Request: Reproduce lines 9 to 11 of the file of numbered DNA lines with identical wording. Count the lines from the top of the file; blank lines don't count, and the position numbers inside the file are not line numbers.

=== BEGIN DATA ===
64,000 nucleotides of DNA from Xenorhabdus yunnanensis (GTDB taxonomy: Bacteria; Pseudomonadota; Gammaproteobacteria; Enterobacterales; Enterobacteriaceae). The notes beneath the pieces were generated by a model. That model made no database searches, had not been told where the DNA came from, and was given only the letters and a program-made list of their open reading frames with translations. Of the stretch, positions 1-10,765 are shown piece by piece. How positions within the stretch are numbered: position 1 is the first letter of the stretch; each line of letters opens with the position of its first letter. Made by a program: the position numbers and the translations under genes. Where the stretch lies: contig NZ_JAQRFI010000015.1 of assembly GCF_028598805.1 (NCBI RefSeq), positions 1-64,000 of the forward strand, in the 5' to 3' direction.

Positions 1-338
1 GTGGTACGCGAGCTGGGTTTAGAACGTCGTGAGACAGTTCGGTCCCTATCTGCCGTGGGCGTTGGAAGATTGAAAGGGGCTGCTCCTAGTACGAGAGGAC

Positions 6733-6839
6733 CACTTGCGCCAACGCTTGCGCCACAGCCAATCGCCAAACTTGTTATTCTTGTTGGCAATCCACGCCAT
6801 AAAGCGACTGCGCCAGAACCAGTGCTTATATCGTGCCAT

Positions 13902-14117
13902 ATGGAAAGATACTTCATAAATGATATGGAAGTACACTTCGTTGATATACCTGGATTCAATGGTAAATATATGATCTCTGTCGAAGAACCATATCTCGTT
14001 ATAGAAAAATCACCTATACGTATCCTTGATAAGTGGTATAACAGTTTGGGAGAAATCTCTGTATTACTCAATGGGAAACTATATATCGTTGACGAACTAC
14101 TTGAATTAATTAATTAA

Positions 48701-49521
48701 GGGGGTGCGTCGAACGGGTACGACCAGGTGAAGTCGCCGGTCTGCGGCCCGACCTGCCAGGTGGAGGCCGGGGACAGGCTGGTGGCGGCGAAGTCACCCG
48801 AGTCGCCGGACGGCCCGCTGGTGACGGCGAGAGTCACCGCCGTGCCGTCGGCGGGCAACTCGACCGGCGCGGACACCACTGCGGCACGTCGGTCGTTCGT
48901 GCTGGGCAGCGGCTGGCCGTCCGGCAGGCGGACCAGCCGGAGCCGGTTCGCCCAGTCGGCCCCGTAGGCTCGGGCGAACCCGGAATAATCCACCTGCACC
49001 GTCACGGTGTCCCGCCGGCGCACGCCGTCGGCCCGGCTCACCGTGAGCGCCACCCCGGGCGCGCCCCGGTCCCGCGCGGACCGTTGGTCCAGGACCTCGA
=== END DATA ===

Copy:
14001 ATAGAAAAATCACCTATACGTATCCTTGATAAGTGGTATAACAGTTTGGGAGAAATCTCTGTATTACTCAATGGGAAACTATATATCGTTGACGAACTAC
14101 TTGAATTAATTAATTAA

Positions 48701-49521